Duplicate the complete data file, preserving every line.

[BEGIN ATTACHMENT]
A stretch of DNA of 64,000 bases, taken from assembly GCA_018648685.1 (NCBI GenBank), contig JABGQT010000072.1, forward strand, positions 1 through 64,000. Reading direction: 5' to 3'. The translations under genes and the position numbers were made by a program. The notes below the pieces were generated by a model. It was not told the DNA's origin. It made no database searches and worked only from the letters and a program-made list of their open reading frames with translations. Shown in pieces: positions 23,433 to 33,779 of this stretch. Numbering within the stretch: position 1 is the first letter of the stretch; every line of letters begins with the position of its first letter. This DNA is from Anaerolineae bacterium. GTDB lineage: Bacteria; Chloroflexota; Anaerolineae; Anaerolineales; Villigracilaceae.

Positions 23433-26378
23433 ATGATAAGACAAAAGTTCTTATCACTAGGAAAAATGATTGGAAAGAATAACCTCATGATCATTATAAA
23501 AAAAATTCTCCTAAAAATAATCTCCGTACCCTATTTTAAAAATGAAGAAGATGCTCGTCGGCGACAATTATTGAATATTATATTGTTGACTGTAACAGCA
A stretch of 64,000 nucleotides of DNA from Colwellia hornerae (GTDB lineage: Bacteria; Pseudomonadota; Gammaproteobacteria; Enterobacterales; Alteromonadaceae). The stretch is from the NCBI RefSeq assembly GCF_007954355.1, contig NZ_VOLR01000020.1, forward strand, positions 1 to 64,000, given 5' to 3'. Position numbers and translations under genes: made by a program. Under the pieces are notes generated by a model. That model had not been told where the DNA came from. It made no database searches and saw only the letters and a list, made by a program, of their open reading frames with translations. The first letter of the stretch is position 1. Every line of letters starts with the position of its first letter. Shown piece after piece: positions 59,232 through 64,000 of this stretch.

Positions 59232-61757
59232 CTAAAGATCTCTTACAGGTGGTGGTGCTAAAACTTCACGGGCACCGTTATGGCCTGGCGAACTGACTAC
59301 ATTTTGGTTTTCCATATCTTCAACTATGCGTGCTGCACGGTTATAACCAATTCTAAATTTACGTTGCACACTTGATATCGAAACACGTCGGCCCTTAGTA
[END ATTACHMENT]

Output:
A stretch of DNA of 64,000 bases, taken from assembly GCA_018648685.1 (NCBI GenBank), contig JABGQT010000072.1, forward strand, positions 1 through 64,000. Reading direction: 5' to 3'. The translations under genes and the position numbers were made by a program. The notes below the pieces were generated by a model. It was not told the DNA's origin. It made no database searches and worked only from the letters and a program-made list of their open reading frames with translations. Shown in pieces: positions 23,433 to 33,779 of this stretch. Numbering within the stretch: position 1 is the first letter of the stretch; every line of letters begins with the position of its first letter. This DNA is from Anaerolineae bacterium. GTDB lineage: Bacteria; Chloroflexota; Anaerolineae; Anaerolineales; Villigracilaceae.

Positions 23433-26378
23433 ATGATAAGACAAAAGTTCTTATCACTAGGAAAAATGATTGGAAAGAATAACCTCATGATCATTATAAA
23501 AAAAATTCTCCTAAAAATAATCTCCGTACCCTATTTTAAAAATGAAGAAGATGCTCGTCGGCGACAATTATTGAATATTATATTGTTGACTGTAACAGCA
A stretch of 64,000 nucleotides of DNA from Colwellia hornerae (GTDB lineage: Bacteria; Pseudomonadota; Gammaproteobacteria; Enterobacterales; Alteromonadaceae). The stretch is from the NCBI RefSeq assembly GCF_007954355.1, contig NZ_VOLR01000020.1, forward strand, positions 1 to 64,000, given 5' to 3'. Position numbers and translations under genes: made by a program. Under the pieces are notes generated by a model. That model had not been told where the DNA came from. It made no database searches and saw only the letters and a list, made by a program, of their open reading frames with translations. The first letter of the stretch is position 1. Every line of letters starts with the position of its first letter. Shown piece after piece: positions 59,232 through 64,000 of this stretch.

Positions 59232-61757
59232 CTAAAGATCTCTTACAGGTGGTGGTGCTAAAACTTCACGGGCACCGTTATGGCCTGGCGAACTGACTAC
59301 ATTTTGGTTTTCCATATCTTCAACTATGCGTGCTGCACGGTTATAACCAATTCTAAATTTACGTTGCACACTTGATATCGAAACACGTCGGCCCTTAGTA